Federal Bureau of Investigation (FBI) agents are| | the Government’s principal investigators, responsible for investigating violations of more than 260 statutes and conducting | | sensitive national security investigations. Agents may conduct surveillance, monitor court-authorized wiretaps, examine business | | records, investigate white-collar crime, track the interstate movement of stolen property, collect evidence of espionage | | activities, or participate in sensitive undercover assignments. The FBI investigates organized crime, public corruption, financial| | crime, fraud against the government, bribery, copyright infringement, civil rights violations, bank robbery, extortion, | | kidnapping, air piracy, terrorism, espionage, interstate criminal activity, drug trafficking, and other violations of Federal | | statutes. | | U. S.

Drug Enforcement Administration (DEA) agents enforce laws and regulations relating to illegal drugs. Not only is the DEA the | | lead agency for domestic enforcement of Federal drug laws, it also has sole responsibility for coordinating and pursuing U. S. drug| | investigations abroad. Agents may conduct complex criminal investigations, carry out surveillance of criminals, and infiltrate | | illicit drug organizations using undercover techniques. | | U. S. marshals and deputy marshals protect the Federal courts and ensure the effective operation of the judicial system. They | | provide protection for the Federal judiciary, transport Federal prisoners, protect Federal witnesses, and manage assets seized | | from criminal enterprises.

They enjoy the widest jurisdiction of any Federal law enforcement agency and are involved to some | | degree in nearly all Federal law enforcement efforts. In addition, U. S. marshals pursue and arrest Federal fugitives. | | U. S. Immigration and Naturalization Service (INS) agents and inspectors facilitate the entry of legal visitors and immigrants to | | the U. S. and detain and deport those arriving illegally. They consist of border patrol agents, immigration inspectors, criminal | | investigators and immigration agents, and detention and deportation officers. U. S. Border Patrol agents protect more than 8, 000 | | miles of international land and water boundaries. Their missions are to detect and prevent the smuggling and unlawful entry of | | undocumented foreign nationals into the U. S. apprehend those persons found in violation of the immigration laws, and interdict | | contraband, such as narcotics. Immigration inspectors interview and examine people seeking entrance to the U. S. and its | | territories. They inspect passports to determine whether people are legally eligible to enter the United States. Immigration | | inspectors also prepare reports, maintain records, and process applications and petitions for immigration or temporary residence | | in the United States. | | Bureau of Alcohol, Tobacco, Firearms, and Explosives agents regulate and investigate violations of Federal firearms and explosives| | laws, as well as Federal alcohol and tobacco tax regulations.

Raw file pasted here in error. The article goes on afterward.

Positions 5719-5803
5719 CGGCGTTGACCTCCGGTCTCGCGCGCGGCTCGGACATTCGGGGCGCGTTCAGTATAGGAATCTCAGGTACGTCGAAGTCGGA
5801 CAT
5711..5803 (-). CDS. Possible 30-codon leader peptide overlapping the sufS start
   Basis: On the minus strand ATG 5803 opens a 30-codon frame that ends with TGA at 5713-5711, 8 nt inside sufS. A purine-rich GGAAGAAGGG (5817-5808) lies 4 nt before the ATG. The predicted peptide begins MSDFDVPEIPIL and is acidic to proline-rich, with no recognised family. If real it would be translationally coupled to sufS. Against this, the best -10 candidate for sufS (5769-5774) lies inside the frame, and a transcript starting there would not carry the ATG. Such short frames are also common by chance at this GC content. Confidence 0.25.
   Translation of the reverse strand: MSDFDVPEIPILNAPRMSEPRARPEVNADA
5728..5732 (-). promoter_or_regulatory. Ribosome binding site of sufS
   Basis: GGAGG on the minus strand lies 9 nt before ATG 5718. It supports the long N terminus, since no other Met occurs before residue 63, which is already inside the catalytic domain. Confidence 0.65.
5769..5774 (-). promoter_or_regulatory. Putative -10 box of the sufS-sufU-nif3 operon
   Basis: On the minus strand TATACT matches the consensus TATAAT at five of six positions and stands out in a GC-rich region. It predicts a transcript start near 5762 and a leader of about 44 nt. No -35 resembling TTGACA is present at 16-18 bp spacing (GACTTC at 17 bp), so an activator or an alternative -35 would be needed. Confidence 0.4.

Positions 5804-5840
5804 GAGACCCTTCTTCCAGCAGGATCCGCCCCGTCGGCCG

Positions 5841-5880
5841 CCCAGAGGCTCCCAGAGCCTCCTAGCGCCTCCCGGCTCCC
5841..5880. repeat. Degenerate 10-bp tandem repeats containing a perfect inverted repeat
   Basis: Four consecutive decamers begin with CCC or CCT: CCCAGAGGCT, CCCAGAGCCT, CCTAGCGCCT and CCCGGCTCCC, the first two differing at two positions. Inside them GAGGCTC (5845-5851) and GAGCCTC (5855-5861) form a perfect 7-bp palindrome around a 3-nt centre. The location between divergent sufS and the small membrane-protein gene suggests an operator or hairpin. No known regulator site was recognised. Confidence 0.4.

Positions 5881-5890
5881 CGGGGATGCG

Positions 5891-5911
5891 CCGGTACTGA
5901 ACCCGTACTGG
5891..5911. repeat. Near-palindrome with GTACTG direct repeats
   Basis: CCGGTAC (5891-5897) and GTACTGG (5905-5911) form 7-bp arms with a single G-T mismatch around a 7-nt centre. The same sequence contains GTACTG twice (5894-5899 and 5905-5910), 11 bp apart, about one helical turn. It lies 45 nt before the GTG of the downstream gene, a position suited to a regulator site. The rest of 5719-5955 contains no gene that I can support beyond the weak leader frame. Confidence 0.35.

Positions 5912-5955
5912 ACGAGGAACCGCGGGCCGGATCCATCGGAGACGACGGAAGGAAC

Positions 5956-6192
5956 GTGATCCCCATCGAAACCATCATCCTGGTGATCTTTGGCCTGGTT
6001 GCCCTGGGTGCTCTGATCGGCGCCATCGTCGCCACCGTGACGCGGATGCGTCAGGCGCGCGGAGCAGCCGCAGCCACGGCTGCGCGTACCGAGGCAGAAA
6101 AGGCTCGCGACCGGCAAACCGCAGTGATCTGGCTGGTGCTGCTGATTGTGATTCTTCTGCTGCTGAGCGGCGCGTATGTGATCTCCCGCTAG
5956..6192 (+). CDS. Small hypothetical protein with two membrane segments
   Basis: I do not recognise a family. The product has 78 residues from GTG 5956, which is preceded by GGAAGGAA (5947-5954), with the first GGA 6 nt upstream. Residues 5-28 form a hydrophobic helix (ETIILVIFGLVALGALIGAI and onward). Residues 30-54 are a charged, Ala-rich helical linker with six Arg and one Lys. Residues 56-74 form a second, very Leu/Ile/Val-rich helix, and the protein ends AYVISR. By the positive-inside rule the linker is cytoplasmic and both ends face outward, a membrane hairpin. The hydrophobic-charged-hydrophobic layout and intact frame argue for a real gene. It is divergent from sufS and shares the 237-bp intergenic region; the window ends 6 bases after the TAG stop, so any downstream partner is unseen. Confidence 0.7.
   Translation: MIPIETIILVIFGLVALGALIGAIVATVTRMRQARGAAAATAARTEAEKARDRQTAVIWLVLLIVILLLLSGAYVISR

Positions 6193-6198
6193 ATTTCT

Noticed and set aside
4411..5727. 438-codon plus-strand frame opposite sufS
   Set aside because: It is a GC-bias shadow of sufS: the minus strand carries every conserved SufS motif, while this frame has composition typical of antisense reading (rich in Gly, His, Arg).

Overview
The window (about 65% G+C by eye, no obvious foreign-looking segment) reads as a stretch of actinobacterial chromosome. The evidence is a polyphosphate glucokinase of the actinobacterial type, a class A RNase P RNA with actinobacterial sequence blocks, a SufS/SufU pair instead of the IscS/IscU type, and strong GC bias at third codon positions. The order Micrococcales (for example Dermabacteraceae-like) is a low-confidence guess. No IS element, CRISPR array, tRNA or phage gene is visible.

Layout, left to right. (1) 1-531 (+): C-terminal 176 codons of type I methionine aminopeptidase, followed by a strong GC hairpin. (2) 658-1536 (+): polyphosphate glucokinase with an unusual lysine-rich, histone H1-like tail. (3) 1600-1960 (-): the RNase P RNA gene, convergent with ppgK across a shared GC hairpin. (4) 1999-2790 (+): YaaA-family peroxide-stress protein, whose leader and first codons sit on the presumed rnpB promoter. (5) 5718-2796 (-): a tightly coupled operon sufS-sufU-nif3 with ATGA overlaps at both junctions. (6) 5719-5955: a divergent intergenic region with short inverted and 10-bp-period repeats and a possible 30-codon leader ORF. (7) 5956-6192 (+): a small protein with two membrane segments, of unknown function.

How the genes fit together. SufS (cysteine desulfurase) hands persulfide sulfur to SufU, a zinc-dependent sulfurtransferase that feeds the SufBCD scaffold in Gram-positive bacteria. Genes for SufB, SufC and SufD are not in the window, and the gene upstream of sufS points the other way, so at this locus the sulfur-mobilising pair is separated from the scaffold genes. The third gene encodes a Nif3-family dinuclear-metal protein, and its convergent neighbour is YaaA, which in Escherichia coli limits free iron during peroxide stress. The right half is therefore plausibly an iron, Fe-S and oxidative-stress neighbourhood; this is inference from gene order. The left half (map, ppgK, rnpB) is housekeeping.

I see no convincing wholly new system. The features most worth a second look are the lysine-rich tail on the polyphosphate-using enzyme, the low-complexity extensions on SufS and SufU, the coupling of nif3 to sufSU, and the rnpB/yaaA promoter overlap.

Customs agents investigate violations of narcotics smuggling, money | | laundering, child pornography, customs fraud, and enforcement of the Arms Export Control Act. Domestic and foreign investigations | | involve the development and use of informants, physical and electronic surveillance, and examination of records from | | importers/exporters, banks, couriers, and manufacturers. They conduct interviews, serve on joint task forces with other agencies, | | and get and execute search warrants. | | Customs inspectors inspect cargo, baggage, and articles worn or carried by people and carriers including vessels, vehicles, trains| | and aircraft entering or leaving the U. S. to enforce laws governing imports and exports.

These inspectors examine, count, weigh, | | gauge, measure, and sample commercial and noncommercial cargoes entering and leaving the United States. Customs inspectors seize | | prohibited or smuggled articles, intercept contraband, and apprehend, search, detain, and arrest violators of U. S. laws. | | U. S. Secret Service special agents protect the President, Vice President, and their immediate families; Presidential candidates; | | former Presidents; and foreign dignitaries visiting the United States. Secret Service agents also investigate counterfeiting, | | forgery of Government checks or bonds, and fraudulent use of credit cards. | | The U. S.

Department of State Bureau of Diplomatic Security special agents are engaged in the battle against terrorism. Overseas, | | they advise ambassadors on all security matters and manage a complex range of security programs designed to protect personnel, | | facilities, and information. In the U. S. , they investigate passport and visa fraud, conduct personnel security investigations, | | issue security clearances, and protect the Secretary of State and a number of foreign dignitaries. They also train foreign | | civilian police and administer a counter-terrorism reward program. | | Other Federal agencies employ police and special agents with sworn arrest powers and the authority to carry firearms.

These | | agencies include the Postal Service, the Bureau of Indian Affairs Office of Law Enforcement, the Forest Service, the National Park| | Service, and the Federal Air Marshals. | | Police work can be very dangerous and stressful. In addition to the obvious dangers of confrontations with criminals, officers | | need to be constantly alert and ready to deal appropriately with a number of other threatening situations. Many law enforcement | | officers witness death and suffering resulting from accidents and criminal behavior. A career in law enforcement may take a toll | | on officers’ private lives. | | Uniformed officers, detectives, agents, and inspectors are usually scheduled to work 40-hour weeks, but paid overtime is common. | Shift work is necessary because protection must be provided around the clock. Junior officers frequently work weekends, holidays, | | and nights. Police officers and detectives are required to work at any time their services are needed and may work long hours | | during investigations. In most jurisdictions, whether on or off duty, officers are expected to be armed and to exercise their | | arrest authority whenever necessary. | | The jobs of some Federal agents such as U. S. Secret Service and DEA special agents require extensive travel, often on very short | | notice. They may relocate a number of times over the course of their careers.